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Split spats

August 15, 2008

Re "The Pandora's box of sovereignty," Opinion, Aug. 13

Thomas Meaney and Harris Mylonas' reasons for being cautious in supporting independence movements throughout the world expose a double standard not in U.S. foreign policy but in themselves.

To argue that we had a right to an independence movement in 1776 but future peoples do not because they must pass our individual-rights litmus test is not only paternalistic but arrogant. Every independence movement in the world today is based on ethnicity or religion.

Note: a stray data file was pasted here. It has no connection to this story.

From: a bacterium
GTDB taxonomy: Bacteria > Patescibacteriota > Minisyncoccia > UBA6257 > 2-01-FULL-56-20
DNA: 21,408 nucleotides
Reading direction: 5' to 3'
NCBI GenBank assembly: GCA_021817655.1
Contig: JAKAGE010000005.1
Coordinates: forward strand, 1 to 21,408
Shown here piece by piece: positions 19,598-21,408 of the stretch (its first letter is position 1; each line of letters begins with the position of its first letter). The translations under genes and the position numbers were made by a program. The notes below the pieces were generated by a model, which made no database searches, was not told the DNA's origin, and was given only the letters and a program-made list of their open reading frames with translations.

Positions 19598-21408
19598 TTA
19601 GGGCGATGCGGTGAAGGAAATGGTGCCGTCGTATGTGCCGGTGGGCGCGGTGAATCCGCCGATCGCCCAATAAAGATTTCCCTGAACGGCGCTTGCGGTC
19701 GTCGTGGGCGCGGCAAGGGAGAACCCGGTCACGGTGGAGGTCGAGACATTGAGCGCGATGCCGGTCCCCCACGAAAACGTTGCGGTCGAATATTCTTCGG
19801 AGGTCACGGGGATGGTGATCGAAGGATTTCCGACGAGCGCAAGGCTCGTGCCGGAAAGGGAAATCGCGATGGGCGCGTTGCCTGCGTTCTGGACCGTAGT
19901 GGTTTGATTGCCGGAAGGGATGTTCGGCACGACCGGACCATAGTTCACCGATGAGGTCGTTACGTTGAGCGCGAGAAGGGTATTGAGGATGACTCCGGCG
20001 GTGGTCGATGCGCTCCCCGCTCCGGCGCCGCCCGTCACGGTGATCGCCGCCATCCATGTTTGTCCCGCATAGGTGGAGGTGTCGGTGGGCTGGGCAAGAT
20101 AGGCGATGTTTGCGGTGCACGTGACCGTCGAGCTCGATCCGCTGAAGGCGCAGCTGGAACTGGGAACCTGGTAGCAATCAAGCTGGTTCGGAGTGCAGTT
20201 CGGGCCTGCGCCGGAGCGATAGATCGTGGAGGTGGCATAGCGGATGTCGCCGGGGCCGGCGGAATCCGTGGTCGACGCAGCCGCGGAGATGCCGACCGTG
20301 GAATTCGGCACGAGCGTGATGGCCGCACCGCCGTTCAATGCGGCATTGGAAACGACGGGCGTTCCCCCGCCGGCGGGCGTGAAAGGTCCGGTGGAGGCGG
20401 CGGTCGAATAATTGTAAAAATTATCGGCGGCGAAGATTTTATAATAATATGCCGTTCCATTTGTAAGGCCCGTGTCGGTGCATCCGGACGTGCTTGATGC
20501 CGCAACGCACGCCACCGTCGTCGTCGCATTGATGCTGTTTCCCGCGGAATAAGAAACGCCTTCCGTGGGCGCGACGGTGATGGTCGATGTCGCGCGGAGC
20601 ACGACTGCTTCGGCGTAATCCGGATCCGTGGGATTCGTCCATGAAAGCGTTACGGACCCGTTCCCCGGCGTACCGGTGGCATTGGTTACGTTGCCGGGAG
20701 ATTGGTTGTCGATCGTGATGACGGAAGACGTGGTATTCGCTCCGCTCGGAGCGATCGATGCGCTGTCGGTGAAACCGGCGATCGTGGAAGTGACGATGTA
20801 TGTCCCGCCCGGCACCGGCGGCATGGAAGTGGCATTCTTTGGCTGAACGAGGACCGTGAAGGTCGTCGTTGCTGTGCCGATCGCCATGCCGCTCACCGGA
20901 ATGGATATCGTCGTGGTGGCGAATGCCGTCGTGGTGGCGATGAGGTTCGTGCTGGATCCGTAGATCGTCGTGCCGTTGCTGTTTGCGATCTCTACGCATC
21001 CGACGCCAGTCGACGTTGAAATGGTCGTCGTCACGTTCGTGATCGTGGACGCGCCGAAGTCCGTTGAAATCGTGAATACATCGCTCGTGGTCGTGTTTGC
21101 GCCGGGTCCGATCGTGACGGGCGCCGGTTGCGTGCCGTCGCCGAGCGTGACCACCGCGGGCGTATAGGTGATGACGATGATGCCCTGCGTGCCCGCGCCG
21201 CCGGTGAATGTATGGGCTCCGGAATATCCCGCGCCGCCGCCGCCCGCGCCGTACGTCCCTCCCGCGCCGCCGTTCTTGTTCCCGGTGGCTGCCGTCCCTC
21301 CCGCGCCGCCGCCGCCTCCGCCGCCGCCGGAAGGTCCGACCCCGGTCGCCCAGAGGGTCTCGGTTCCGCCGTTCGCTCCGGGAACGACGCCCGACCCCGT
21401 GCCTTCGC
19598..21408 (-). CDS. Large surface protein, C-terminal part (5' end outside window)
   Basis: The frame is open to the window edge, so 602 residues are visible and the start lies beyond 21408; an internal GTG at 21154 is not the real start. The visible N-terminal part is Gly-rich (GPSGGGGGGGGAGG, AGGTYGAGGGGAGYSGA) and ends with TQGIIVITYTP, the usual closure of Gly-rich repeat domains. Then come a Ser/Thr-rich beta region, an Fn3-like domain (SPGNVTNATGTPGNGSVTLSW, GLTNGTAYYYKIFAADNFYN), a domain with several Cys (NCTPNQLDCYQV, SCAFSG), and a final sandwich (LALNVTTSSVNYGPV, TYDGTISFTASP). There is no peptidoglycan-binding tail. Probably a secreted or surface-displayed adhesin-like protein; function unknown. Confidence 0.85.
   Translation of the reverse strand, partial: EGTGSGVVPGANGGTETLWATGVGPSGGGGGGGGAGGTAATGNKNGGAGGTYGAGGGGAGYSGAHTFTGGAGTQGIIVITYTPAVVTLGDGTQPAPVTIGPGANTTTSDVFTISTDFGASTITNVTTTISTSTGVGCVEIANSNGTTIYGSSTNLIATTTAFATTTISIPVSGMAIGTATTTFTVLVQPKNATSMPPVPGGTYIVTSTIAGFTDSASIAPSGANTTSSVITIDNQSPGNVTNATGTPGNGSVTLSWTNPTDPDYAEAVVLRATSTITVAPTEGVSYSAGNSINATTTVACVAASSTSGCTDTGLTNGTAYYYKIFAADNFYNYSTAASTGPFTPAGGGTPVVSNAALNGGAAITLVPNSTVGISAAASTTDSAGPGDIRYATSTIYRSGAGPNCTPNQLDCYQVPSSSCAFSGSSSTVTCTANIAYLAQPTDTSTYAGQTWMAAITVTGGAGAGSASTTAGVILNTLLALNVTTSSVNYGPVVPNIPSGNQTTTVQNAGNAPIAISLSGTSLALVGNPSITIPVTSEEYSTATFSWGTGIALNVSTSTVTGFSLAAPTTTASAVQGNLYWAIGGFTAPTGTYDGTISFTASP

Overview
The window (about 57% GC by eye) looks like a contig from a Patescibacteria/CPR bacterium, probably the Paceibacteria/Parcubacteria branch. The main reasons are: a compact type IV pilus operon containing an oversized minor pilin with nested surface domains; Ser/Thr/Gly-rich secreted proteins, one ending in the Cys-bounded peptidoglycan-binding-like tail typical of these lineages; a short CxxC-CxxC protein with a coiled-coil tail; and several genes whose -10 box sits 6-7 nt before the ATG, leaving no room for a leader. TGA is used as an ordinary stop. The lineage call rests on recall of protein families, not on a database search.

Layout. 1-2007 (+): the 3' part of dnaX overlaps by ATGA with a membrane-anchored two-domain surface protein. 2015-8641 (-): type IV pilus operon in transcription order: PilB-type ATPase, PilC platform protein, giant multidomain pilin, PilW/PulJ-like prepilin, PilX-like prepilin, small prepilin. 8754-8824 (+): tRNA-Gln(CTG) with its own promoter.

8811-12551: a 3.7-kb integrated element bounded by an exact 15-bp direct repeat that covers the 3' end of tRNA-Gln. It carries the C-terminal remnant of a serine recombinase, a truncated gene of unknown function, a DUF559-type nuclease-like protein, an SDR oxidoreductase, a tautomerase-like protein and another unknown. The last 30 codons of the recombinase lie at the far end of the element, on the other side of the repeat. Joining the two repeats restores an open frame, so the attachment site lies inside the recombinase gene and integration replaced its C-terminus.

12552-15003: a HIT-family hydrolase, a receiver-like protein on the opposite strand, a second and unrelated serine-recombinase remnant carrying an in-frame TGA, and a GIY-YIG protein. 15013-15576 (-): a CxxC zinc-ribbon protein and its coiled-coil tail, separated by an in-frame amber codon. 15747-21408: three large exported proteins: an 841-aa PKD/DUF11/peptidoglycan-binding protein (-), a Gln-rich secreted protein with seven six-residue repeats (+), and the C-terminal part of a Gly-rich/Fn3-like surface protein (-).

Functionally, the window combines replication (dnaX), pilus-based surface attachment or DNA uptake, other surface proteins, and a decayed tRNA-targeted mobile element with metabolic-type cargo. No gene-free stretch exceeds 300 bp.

I can't think of a more acceptable reason for independence than a distinct ethnic or religious group seeking self-determination.

Douglas Coronel

Canyon Country


Suppose Cuban Americans in Miami decided to secede from Florida. Suppose they were encouraged to do so by Brazil, which provided them with arms. Finally, suppose this "ethnic minority" used those arms against other Floridians. The U.S. Army then was sent into Florida to quell this uprising, only to be criticized -- by Brazil no less -- for overreacting. Suppose.

Meaney and Mylonas have it right. Once borders are up for grabs, tribalism trumps nations, with dire results.

Al Meyerhoff

Studio City

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